Sue Brown gets that love and romance is an iffy, questionable affair.  It doesn’t matter if the relationship is recent or well established.  If pressed hard enough, stressed to the maximum by outside pressures and lack of communication, not even the deepest of loves might survive under those conditions.  That’s where the Isle of Waves starts, at a relationship breaking point and an established couple, Nibs and Wig, who have been a constant, loving presence throughout the first two stories.  An older, long established gay couple, they have been the support for Liam and Sam and many others throughout the years.  Now it’s their relationship and their livelihood in danger.  And now Wig and Nibs are the ones in need of love and support and maybe even policework from Paul and Olaf when the local constabulary ignores their problems because of their homosexuality.

That’s kind of a stunning element here and probably a very realistic one as well.  Up until now, the Isle of Wight has seemed relatively accepting of homosexuality with the exception of a certain confectionary making couple.  But Wig and Nibs and Sam handled them easily.  Now with the revelations from Wig and Nibs about the harassment and hate crimes committed against them during the past year out in the open, we start to see the community and the Isle in a different and less idealized light.  It’s heartbreaking and painful and authentic in every way.

Brown never lets her couples and their relationships get off easy.  With all their years together, Wig and Nibs are quietly breaking down under the pressure of losing everything they have worked so hard to build, and that just might include each other if they can’t start talking about the issues facing them.  Both want to protect the other but at what cost?  Those types of questions and situations feel as real as the people that make up this couple.  Earthy, preening, stolid, sexy, stubborn…Wig and Nibs are totally human and wonderfully so.  They engage our emotions and our hearts as they struggle to stay together and keep their restaurant afloat.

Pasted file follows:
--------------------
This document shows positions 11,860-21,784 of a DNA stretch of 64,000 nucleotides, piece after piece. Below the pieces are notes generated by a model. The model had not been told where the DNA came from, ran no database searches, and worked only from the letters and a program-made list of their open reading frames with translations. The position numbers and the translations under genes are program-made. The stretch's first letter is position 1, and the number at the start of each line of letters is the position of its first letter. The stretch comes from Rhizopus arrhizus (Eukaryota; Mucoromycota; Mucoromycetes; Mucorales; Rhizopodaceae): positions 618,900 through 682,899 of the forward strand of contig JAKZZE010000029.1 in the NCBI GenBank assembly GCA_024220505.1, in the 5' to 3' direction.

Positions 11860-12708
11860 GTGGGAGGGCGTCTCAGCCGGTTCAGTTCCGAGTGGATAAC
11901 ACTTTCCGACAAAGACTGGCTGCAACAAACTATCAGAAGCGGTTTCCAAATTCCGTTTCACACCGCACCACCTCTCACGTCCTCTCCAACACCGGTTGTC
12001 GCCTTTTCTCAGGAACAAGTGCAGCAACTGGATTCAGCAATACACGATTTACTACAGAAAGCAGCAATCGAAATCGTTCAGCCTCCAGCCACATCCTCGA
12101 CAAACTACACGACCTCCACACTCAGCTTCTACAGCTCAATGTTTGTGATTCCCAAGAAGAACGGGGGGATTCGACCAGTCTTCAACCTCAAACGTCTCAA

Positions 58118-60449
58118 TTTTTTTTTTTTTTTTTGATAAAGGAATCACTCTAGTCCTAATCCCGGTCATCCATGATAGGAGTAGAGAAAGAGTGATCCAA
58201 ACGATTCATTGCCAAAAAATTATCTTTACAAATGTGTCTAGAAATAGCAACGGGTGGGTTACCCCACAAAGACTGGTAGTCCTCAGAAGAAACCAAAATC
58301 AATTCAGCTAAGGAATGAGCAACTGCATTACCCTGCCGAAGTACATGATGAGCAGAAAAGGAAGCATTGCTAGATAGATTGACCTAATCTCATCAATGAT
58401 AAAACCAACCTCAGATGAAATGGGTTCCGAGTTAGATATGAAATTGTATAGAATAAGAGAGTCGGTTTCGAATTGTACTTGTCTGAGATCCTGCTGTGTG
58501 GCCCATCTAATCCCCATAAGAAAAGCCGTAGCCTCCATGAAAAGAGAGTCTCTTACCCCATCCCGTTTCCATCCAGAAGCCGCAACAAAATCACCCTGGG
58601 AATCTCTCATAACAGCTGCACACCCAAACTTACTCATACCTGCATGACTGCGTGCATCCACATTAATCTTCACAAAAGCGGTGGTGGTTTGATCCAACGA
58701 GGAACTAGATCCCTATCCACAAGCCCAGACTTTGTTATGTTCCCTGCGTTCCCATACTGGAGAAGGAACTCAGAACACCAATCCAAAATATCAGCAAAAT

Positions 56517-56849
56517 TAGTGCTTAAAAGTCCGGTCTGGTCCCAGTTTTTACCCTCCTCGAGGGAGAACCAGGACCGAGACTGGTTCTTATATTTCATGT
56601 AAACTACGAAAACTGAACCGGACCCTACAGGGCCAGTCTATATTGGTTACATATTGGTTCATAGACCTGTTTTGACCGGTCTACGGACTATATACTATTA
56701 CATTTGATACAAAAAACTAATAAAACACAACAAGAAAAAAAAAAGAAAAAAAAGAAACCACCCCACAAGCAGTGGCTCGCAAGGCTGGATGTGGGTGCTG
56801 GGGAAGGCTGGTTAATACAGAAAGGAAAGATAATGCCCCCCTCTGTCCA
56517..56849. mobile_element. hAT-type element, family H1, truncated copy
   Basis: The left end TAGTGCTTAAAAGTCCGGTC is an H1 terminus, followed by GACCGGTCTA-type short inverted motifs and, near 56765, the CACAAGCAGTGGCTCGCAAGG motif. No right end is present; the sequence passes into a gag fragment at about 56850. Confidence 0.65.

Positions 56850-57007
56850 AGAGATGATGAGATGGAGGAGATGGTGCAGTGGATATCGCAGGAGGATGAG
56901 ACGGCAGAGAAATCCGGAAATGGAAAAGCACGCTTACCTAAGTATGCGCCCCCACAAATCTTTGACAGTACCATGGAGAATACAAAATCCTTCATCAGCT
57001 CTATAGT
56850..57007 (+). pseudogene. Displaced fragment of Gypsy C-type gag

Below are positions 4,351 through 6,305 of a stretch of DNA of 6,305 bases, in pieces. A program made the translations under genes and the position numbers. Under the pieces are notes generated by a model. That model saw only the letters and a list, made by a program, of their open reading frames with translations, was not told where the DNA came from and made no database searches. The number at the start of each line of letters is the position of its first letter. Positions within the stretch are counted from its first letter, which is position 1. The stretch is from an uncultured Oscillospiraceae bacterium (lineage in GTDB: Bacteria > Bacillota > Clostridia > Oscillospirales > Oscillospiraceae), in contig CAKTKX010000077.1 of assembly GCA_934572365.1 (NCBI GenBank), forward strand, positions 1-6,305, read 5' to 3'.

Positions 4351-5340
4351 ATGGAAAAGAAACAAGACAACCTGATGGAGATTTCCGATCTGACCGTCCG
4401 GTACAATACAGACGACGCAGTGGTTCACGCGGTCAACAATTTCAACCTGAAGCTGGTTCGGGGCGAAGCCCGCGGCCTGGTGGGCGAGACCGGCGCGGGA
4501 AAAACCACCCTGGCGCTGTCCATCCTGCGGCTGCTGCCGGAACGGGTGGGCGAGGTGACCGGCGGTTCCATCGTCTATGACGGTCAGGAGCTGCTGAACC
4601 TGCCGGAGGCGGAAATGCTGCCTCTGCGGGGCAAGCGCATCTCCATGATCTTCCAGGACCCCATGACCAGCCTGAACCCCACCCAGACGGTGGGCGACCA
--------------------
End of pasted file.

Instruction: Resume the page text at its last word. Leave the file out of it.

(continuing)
And they aren’t the only couple facing overwhelming obstacles here.  Paul and Olaf arrived on the island for Sam and Liam’s wedding but Olaf can’t stay and Paul can’t leave to return to the U.S. with him.  Both have jobs and lives in different countries.  Do they have a future together and how will it even be possible?  Even as they work to help Wig and Nibs, Brown throws up barriers to a future together even as she breaks down others to show us how much these men love each other and deserve to stay together.  Do we have a resolution where Olaf and Paul are concerned?  No, we don’t.  Nor should we.  It took Sam and Liam several stories to pull it together.  I expect no less for Paul and Olaf.

When last I corresponded with Sue Brown, she indicated that there will be a new series for Paul and Olaf.  I can’t wait to see what she has in store for them.  Brown has a  way of creating characters and situations that burrow under your skin and into your heart.  It becomes almost impossible to keep your emotional distance from these men and their complex romances.  Your affections become engaged from the start and stay that way through every hurdle, all the bureaucratic tape, and relationship barriers thrown up against them.  And each new story feeds your need to have more, know more…about what’s coming and how they will handle it together. Or not.

I highly recommend this story and the entire series.  Start at the beginning of course, if you are new to the Isle of Wight series and the men and families at its heart.  I believe you will come to love them as I do.  Get cracking!  We have a lot more to come and I couldn’t be happier about it!

Cover artist is L.C. Chase. Chase are does a wonderful  job of conveying the men, story, and setting in one beautiful cover.

Buy links:     Dreamspinner Press       ARe          Amazon

Book Details:

ebook, 220 pages
Published May 16th 2014 by Dreamspinner Press (first published May 15th 2014)
ISBN 1627989528 (ISBN13: 9781627989527)
edition languageEnglish
seriesIsle of Wight #3

 Series: Books in the Isle of Wight series in the order they were written and should be read are:

The Isle of… Where? (Isle of Wight, #1)
Isle of Wishes (Isle of Wight, #2)
Isle of Waves (Isle of Wight, #3)


By Scattered Thoughts

At over 50, I am ruled by my terriers, my gardens, and my projects. A knack for grubbing about in the woods, making mud pies, and tending to the injured worms, bugs, and occasional bird and turtle growing up eventually led me to working for the Parks. I was a park Naturalist for over 20 years, and observing Nature and her cycles still occupy my hours. From the arrival of Ruby-throated Hummingbirds in the Spring to the first call of the Snow Geese heading south in the Fall, I am entranced by the seasons. For more about me see my bio on my blog.